But the morning of the contest, Montreal general manager George Kennedy couldn’t believe the damage the flu had inflicted upon his lineup. Many of his players were showing signs of pneumonia - a staple of both the 1918 Influenza and Covid-19 - and were bed-ridden. Particularly bad was defenceman Joe Hall, who just four nights earlier had played the equivalent of almost two entire games in the double overtime draw. Kennedy informed the Metropolitans that they would not be able to take the ice.


The Metropolitans had the option to claim the Cup via forfeit, but declined that option, as it was neither the time nor the circumstance to capitalize on such unfortunate events.


They were right in their evaluation of ill-stricken Canadiens.


Four days following the cancellation of the Stanley Cup-deciding game, the pandemic took another hockey player. The protagonist of our story - rugged, untouchable, unflappable defenceman Joe Hall succumbed to the Flu on the 5th of April, 1919.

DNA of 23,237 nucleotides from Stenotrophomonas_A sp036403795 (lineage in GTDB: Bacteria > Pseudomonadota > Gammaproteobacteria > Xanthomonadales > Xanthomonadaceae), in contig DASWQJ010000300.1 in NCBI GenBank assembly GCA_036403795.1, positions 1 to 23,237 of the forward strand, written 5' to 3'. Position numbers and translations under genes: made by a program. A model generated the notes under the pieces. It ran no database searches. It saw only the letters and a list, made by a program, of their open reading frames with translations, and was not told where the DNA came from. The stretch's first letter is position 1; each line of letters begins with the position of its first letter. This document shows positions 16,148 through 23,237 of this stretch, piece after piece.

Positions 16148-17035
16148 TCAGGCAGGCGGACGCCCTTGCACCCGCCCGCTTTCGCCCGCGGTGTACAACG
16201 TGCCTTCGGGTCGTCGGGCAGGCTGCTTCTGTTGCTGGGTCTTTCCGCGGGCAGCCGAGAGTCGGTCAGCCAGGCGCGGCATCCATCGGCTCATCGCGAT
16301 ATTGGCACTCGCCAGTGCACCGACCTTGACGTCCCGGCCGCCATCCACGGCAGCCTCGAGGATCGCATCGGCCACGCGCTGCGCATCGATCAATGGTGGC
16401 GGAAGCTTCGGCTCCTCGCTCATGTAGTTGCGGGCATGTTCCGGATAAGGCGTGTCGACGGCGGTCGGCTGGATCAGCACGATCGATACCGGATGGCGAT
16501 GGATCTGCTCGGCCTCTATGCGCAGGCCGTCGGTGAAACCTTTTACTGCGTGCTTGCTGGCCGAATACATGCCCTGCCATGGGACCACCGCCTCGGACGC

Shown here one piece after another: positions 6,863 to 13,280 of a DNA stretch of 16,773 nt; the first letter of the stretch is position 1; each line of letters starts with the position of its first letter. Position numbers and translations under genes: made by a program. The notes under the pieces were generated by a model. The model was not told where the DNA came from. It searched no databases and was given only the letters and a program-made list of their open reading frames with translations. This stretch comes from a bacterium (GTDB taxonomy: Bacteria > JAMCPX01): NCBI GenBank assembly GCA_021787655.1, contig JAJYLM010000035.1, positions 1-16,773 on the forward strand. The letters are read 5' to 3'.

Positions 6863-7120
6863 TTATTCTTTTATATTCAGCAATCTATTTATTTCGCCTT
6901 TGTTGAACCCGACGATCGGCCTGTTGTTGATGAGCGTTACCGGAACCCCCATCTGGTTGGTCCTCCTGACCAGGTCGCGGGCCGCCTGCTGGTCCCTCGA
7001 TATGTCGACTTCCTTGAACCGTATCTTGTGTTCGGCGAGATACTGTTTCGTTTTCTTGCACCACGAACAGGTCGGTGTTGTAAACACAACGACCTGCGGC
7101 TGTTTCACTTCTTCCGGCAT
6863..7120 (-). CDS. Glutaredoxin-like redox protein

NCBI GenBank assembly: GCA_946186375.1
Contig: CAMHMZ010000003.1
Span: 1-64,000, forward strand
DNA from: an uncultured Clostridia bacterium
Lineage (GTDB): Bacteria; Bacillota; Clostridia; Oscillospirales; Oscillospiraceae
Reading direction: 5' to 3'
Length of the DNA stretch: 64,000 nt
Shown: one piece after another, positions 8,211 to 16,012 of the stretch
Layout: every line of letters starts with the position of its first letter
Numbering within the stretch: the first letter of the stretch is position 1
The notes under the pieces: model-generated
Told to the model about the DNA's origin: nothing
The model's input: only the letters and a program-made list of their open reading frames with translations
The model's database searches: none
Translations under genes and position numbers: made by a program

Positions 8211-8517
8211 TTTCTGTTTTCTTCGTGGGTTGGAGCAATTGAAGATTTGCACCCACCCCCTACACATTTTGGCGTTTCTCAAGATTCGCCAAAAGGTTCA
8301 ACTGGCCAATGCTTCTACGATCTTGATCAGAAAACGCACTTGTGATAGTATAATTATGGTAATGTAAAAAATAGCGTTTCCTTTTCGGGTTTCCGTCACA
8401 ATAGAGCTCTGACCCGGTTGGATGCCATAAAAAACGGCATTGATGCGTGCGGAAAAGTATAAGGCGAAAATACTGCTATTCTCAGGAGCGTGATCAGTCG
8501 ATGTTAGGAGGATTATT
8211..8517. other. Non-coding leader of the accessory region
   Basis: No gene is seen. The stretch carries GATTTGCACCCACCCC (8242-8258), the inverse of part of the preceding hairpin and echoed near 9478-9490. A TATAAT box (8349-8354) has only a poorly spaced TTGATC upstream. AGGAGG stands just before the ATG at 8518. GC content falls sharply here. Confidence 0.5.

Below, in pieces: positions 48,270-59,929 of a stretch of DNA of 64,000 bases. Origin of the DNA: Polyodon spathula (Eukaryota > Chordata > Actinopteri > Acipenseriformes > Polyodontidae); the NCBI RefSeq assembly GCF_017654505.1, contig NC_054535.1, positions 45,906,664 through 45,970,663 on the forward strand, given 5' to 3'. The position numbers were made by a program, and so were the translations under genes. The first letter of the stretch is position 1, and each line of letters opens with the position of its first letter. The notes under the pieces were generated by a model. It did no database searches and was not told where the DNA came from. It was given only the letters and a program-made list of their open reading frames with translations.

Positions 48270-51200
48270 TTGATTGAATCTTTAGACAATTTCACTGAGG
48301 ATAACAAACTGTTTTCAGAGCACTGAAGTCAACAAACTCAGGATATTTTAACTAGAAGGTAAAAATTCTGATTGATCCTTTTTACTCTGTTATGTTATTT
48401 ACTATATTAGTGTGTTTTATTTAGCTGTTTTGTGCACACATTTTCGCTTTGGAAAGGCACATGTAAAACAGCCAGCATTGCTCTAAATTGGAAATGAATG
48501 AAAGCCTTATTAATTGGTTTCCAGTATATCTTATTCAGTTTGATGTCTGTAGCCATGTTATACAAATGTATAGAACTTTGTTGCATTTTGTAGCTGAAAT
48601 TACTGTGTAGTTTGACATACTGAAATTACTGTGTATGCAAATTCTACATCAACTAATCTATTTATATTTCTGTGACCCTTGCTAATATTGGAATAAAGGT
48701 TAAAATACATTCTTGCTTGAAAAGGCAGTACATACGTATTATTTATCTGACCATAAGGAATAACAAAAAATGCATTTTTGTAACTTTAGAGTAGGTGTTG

The Toronto Globe the following day after the cancellation of the Stanley Cup Final (CBS)

Similar to our current circumstances, humans have a tendency to dismiss issues as not serious if they are not directly affected. In 1919, the season continued despite the pandemic, only stopping when the Canadiens, literally, could not ice a team. And the reality that, the man who could play five straight periods of hockey and not allow a single goal, Joe Hall, could fall to it, surely pierced the veil of invisibility that so many held.


North America didn’t take Covid-19 seriously until an NBA player contracted it, causing the league to postpone their season. Other major associations followed, both within and outside of the sports world. While not everyone is directly at risk of major complications if contracted, everyone serves as a potential carrier. Take the appropriate measures, and learn from our historical shortcomings. Stay safe and take it seriously.